Strategies for Enhancement of Bioavailability and Bioactivity of Curcumin
Pp. 104-147 (44)
D. Nedra Karunaratne,
Geethi K. Pamunuwa,
Irosha H. V. Nicholas,
Isuru R. Ariyarathna
Curcumin is the main component in turmeric. It has been used as a food and
as a medicinal agent in the Indo-Asian region from time immemorial. Curcumin has
been reported to have anti-cancer, anti-inflammatory, anti-microbial, anti-oxidant, and
anti-viral bioactivities. It has been widely researched and clinical studies have been
conducted to establish the potency of curcumin as a useful therapeutic and
nutraceutical. One of the main drawbacks in assessing its biological activity is the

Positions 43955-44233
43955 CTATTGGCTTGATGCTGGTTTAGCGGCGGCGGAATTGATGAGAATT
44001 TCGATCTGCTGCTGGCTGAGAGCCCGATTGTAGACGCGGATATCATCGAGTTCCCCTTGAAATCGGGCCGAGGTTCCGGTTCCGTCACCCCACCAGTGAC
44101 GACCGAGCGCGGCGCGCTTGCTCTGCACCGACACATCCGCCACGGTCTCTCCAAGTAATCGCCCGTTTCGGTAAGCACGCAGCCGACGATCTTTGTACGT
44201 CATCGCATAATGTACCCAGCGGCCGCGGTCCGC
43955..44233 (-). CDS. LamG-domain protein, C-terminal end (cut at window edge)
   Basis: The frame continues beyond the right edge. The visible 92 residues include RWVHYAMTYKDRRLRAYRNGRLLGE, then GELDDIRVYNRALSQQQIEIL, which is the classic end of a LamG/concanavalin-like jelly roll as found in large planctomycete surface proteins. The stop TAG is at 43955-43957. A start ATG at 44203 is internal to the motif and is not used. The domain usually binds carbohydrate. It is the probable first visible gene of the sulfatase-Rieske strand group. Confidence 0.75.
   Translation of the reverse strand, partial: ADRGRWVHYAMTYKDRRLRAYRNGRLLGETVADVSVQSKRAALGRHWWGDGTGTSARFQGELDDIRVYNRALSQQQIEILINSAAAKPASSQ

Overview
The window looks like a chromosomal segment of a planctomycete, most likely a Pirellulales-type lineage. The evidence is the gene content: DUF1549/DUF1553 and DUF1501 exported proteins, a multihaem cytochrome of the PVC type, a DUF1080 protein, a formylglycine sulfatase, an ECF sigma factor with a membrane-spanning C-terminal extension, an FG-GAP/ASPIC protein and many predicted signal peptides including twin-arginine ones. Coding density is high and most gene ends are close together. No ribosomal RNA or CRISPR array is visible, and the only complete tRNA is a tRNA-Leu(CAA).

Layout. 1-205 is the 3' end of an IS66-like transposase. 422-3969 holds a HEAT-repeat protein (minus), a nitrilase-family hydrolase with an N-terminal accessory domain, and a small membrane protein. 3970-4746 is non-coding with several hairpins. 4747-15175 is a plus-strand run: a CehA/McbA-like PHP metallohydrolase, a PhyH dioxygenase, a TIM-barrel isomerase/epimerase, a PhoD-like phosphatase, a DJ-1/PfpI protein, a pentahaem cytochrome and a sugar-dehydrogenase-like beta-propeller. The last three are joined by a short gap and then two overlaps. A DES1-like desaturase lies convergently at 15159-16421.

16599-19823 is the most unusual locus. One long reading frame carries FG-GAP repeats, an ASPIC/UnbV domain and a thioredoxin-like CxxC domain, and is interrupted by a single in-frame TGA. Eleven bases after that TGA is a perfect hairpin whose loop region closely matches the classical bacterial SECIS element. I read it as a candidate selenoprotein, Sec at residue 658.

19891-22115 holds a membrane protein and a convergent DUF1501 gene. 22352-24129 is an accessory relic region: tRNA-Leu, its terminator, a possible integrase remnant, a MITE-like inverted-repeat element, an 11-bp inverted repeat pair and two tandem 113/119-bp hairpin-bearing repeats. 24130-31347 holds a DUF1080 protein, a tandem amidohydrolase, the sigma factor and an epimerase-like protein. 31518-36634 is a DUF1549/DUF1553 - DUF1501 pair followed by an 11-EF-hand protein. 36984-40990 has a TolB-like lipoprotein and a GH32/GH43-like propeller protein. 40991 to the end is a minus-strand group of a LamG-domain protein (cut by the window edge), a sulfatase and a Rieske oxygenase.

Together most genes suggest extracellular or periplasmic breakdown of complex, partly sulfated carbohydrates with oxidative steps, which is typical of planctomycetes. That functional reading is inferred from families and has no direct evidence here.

insolubility of curcumin which results in its poor bioavailability. Many attempts have
been made to improve the bioavailability of curcumin to increase its potency.
Encapsulation is a technique that allows increased solubility of lipophilic substances
like curcumin. Encapsulation produces microparticles and nanoparticles, of which
improved potency of encapsulants has been observed to a greater extent at the nano
level. Several encapsulants have been used for this purpose, and are described herein.
Among the many methods used to enhance the bioactivity of curcumin are
incorporation in o/w nanoemulsions and liposomes. Formation of cocrystals, and other
biological and chemical methods, including modification and conjugation for
improving bioactivity, are also reviewed.
Anticancer, Anti-Inflammatory, Bioavailability, Bioactivity,
Curcumin, Cocrystals, Emulsion, Encapsulation, Liposome, Potency, Polymer